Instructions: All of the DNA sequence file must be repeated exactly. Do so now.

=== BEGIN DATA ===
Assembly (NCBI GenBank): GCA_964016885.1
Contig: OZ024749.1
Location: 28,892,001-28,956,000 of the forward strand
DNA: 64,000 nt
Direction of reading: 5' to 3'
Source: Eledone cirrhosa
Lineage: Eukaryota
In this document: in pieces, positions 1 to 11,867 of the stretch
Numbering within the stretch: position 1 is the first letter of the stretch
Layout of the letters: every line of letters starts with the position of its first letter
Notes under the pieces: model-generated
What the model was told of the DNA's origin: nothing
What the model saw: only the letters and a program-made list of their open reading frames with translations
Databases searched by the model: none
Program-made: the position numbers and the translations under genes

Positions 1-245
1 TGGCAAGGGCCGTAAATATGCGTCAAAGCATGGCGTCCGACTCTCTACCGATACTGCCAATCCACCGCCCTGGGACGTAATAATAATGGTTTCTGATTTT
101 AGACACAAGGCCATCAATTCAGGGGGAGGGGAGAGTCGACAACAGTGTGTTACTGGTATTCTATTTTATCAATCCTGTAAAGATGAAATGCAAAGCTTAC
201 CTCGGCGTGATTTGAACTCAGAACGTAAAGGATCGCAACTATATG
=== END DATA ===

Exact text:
Assembly (NCBI GenBank): GCA_964016885.1
Contig: OZ024749.1
Location: 28,892,001-28,956,000 of the forward strand
DNA: 64,000 nt
Direction of reading: 5' to 3'
Source: Eledone cirrhosa
Lineage: Eukaryota
In this document: in pieces, positions 1 to 11,867 of the stretch
Numbering within the stretch: position 1 is the first letter of the stretch
Layout of the letters: every line of letters starts with the position of its first letter
Notes under the pieces: model-generated
What the model was told of the DNA's origin: nothing
What the model saw: only the letters and a program-made list of their open reading frames with translations
Databases searched by the model: none
Program-made: the position numbers and the translations under genes

Positions 1-245
1 TGGCAAGGGCCGTAAATATGCGTCAAAGCATGGCGTCCGACTCTCTACCGATACTGCCAATCCACCGCCCTGGGACGTAATAATAATGGTTTCTGATTTT
101 AGACACAAGGCCATCAATTCAGGGGGAGGGGAGAGTCGACAACAGTGTGTTACTGGTATTCTATTTTATCAATCCTGTAAAGATGAAATGCAAAGCTTAC
201 CTCGGCGTGATTTGAACTCAGAACGTAAAGGATCGCAACTATATG